Scoot Commute

Bike accident on my daily commute route

Posted in Buddy St. Tropez (Franz Biberkopf), Daily Commute by sbahn on 2010/06/14

I heard on the news over the weekend that there was a bad accident between a bike and a car on Smith Street near Elmhurst Avenue. I didn’t even have to see any pictures to know exactly what happened.Smith Street Accident

Today I got to read the article in the ProJo. It was exactly how I pictured it. And it’s infuriating.

A car travelling west on Smith Street stopped dead on a roadway at a spot where westbound traffic often make a left onto a shortcut street (Whitford Avenue) to wave an oncoming car (eastbound car) on to make a left across his lane to turn onto Elmhurst Avenue. The car would not have had its blinker on indicating it wanted to make a left onto Whitford, but this is Rhode Island and the usage of blinkers is random and very low.

The bike, also travelling west, made the (false) assumption that the westbound car was making the left onto Whitford and pulled over to the right to pass. As the bike was making its pass, the eastbound car made its left and the two vehicles collided. The driver of the bike was hospitalized with critical injuries; his passenger with serious injuries.

While the article states that the bike was going 60-70 miles per hour (I really find that hard to believe as I ride that stretch of street every day and there’s so much traffic, it’d be hard to get that speed), even if the bike was speeding, the westbound car SHOULD NOT HAVE STOPPED.

There are right-of-way rules. If one wants to make a left turn, then one waits until the turn across oncoming traffic is safe. The Rhode Island habit of stopping dead without checking the rearview mirror to allow a car to impede the right-of-way is dangerous. It has to stop. The rules of road have been written over the last 100+ years of automotive transportation and they’re pretty damn good. If people just knew what said rules are, everyone would be safer.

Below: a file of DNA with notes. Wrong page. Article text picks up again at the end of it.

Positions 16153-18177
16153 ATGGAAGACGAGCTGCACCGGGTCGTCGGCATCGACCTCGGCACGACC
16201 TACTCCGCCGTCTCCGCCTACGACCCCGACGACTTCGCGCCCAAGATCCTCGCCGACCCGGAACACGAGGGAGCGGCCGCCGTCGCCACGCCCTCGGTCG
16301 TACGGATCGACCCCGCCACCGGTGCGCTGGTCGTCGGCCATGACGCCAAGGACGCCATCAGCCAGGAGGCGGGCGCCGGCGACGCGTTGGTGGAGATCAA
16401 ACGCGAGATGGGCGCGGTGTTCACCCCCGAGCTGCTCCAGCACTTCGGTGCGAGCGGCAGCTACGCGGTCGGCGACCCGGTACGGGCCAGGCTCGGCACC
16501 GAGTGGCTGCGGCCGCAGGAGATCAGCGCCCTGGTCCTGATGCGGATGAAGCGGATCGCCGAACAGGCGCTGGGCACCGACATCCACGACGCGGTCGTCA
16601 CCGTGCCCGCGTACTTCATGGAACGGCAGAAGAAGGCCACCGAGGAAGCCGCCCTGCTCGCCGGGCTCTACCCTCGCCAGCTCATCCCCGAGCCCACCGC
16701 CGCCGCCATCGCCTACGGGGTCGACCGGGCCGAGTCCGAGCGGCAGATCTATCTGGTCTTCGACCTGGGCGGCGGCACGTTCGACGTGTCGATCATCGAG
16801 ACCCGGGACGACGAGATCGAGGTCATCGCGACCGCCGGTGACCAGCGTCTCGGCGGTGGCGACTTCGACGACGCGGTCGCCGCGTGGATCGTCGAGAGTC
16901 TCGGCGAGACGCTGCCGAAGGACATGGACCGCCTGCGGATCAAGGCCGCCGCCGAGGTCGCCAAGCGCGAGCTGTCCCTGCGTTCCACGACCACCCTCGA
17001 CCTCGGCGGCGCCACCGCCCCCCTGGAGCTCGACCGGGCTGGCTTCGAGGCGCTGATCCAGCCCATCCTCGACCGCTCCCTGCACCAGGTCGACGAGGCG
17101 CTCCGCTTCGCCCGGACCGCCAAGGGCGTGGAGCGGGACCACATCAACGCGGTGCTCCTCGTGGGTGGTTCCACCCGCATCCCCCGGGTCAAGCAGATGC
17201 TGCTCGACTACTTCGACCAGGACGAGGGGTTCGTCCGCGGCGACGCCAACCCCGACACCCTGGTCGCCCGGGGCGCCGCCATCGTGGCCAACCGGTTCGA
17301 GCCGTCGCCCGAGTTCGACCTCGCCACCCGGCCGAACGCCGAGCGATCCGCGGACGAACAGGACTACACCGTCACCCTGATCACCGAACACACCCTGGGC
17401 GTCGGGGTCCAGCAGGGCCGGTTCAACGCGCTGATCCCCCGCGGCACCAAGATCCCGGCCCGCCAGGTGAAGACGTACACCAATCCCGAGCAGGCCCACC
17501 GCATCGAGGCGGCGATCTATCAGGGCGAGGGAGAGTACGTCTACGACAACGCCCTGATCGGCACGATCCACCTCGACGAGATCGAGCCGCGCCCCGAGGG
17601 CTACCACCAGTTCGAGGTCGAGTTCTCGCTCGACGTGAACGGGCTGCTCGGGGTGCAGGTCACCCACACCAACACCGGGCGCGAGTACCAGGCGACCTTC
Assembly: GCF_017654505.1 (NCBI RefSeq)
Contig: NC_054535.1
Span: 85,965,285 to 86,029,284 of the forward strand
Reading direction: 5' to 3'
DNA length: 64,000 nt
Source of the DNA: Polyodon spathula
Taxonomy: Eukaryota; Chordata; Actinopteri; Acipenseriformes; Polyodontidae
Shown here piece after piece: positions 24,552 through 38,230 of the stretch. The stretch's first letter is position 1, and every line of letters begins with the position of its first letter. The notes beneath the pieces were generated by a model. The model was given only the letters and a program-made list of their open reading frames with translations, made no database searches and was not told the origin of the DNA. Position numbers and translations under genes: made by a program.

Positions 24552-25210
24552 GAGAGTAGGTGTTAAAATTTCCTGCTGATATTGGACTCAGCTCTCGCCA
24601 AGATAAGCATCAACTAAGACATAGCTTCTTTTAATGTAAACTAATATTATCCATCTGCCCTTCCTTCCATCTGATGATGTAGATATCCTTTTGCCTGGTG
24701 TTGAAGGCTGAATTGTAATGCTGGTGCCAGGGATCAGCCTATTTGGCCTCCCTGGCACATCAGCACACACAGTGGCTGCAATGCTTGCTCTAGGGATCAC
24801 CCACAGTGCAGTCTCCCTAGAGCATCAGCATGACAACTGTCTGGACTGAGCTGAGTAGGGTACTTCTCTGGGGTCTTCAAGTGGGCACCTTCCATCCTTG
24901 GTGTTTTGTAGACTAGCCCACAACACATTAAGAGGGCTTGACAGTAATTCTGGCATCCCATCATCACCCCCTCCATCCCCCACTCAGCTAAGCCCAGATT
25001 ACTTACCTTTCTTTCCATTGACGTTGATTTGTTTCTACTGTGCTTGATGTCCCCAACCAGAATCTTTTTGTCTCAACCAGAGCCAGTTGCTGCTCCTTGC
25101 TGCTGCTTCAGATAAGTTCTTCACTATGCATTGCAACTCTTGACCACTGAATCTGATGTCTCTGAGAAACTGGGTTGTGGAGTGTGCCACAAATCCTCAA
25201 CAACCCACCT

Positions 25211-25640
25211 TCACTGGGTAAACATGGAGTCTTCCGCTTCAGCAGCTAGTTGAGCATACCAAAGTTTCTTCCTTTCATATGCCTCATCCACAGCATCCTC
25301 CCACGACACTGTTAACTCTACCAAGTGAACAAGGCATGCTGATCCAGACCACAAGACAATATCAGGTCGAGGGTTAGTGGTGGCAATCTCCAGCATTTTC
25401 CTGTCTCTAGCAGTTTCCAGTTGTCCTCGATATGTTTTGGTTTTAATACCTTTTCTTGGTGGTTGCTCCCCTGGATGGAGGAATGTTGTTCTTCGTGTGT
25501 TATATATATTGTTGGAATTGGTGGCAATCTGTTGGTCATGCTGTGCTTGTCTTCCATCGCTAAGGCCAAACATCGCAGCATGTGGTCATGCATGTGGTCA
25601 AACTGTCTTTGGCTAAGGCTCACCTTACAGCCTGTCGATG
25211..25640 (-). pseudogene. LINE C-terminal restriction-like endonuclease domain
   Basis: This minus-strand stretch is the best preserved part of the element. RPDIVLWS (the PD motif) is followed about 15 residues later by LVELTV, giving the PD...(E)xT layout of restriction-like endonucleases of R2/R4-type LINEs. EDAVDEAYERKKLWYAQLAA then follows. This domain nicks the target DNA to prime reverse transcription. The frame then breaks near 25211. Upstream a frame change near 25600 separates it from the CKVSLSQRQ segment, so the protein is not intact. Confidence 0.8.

When I turned onto Smith Street this morning at Whitford Ave, I looked over into the westbound lane and there was a huge splotch where the liquids drained from the bike. I just shook my head and then the car in front of me stopped short to let someone make a left even though there was no one behind me. The car making the left would have had to wait less than two seconds for both the car in front of me and me to clear the way for him to turn. But the idiot driving the car in front of me thought it was better to stop short and cause me to grab some brake so that she could determine when the guy made his left. It’s INFURIATING.

I know it won’t happen, but the guy who stopped to let the other guy make the left should be cited. If he had to pay a fine for driving like an idiot, he’d bitch and moan to 10 of his friends and that’d be a few more people who would stop the practice. RIGL 31-21-1 states that: “no person shall stop, park, or leave standing any vehicle, whether attended or unattended, upon the paved or main traveled part of the highway”. So there you go. Cite the idiot that stopped so that he could get his wave of thanks.

Sadly, because the bike was probably going over the posted limit of 25 mph, everyone’s take on the event will be that it’s all the bike operator’s fault. Heal quickly Reynaldo and Mildred.


2 Responses

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  1. cheesebot said, on 2010/06/14 at 9:04 pm

    Rhode Island, where one wave is worth a thousand fingers.

  2. Michiel said, on 2010/06/23 at 2:37 am


    I came across your blog in a google-search for more info on DRZ400SM for commuting purposes. And since you commute with a scooter AND with a DRZ, I think your insights will help me a great deal in my choice. I couldn’t find any contact info, so I thought I would post a comment.

    My commute to work is about 15km/10miles across town. By car, in current european traffic, I spend half the commute time waiting in line at traffic lights or other busy crossroads.

    I have been commuting regulary with my dad’s scooter (Honda SH125i) and it cuts my commute time in half! Plus I get to work/home with a big smile instead of pissed off. I’m able to get up front on traffic lights and in other static or semi-static (up to 15mph) traffic. Worth to mention, lane splitting and weaving is legal over here and a common practice with motocycle commuters.

    So I have been thinking seriously about getting my own bike. Mainly for commuting but I would prefer a bike that could be used for just about anything, hence my interest in ‘Elsa’ ;-).

    The only thing holding me back is my doubts about the DRZ400SM being as easy to maneuvre in dense traffic as the scooter is. I’m sure the shifting will becoming second nature, I’m not too worried about that, but is it as easy to get through traffic/town with as a scooter?

    Keep in mind I’m lane splitting to get up front in traffic and european roads can be very narrow.

    Thanks for your insights!
    Kind regards, Michiel.

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